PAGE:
Kalpana Chawla, First Indian American Woman in Space

On the 20th anniversary of the Columbia space shuttle disaster, we revisit the legacy of the unlikely astronaut, who has inspired generations.

KSC-97PC-1655 large Kalpana Chawla
Astronaut Kalpana Chawla, mission specialist (January 1, 1995; Johnson Space Center, TX; NASA)

Sadaf Ahsan


February 1, 2023


11 min

“I would say if you have a dream, follow it. It doesn't really matter whether you are a woman or from India or from wherever…Nothing is impossible for women, if they have a strong will.”

So said Kalpana Chawla, who spent her childhood in India watching planes fly by with her father, and dreaming of what life might be like beyond what she could see. She would become an accomplished aerospace engineer, and make her first space flight in 1997, becoming the first Indian woman to do so. Chawla, however, would meet an untimely end on February 1, 2003, on her second flight on Space Shuttle Columbia. Along with six fellow crew members, the young astronaut died at just 40 years old when the shuttle disintegrated over the southern U.S. on its reentry into the earth’s atmosphere after a 16-day mission, 16 minutes before its scheduled landing.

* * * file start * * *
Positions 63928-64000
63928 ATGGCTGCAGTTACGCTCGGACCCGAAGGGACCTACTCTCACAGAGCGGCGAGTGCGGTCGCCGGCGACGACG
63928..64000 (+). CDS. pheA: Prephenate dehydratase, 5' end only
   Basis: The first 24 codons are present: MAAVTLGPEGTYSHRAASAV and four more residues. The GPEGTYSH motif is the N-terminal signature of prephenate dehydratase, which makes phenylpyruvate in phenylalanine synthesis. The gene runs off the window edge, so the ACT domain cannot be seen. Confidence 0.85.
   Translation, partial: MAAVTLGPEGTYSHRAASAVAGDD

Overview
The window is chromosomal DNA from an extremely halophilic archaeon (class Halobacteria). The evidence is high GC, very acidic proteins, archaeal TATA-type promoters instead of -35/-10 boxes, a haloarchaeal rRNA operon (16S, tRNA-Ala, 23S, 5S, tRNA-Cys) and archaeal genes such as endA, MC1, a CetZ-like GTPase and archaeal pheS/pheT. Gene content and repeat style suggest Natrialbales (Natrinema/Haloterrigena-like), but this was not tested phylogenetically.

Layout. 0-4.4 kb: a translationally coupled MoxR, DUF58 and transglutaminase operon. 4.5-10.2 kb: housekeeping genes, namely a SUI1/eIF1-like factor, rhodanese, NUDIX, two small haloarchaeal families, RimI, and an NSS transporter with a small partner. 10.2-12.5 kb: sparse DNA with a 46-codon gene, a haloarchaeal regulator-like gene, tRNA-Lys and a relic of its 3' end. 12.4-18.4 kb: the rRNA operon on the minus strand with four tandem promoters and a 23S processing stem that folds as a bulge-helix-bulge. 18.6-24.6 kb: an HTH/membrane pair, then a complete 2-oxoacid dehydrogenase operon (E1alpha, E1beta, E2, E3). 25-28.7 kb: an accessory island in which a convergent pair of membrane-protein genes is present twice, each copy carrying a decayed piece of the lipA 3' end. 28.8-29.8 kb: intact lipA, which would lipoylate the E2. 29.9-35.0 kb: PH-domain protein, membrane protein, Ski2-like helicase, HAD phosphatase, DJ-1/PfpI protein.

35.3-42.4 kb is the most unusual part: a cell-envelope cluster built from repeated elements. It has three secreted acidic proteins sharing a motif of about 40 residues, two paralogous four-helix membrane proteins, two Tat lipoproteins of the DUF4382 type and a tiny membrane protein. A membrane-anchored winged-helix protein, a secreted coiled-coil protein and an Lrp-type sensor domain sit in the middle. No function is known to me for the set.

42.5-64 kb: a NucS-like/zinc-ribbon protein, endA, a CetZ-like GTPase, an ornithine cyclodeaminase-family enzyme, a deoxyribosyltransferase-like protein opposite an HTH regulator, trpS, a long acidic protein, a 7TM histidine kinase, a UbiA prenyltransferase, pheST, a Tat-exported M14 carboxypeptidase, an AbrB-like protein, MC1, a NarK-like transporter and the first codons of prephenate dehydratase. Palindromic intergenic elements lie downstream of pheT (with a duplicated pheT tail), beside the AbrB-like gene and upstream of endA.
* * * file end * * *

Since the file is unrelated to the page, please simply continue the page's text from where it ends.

Chawla would leave behind an indelible legacy, having spent much of her career encouraging young Indian girls to follow in her path, to enter a field where so few women of color were and are represented. Today, the numbers aren’t quite as stark as when Chawla took her first flight. She was not only the first, but paved the way — all the way to outer space.

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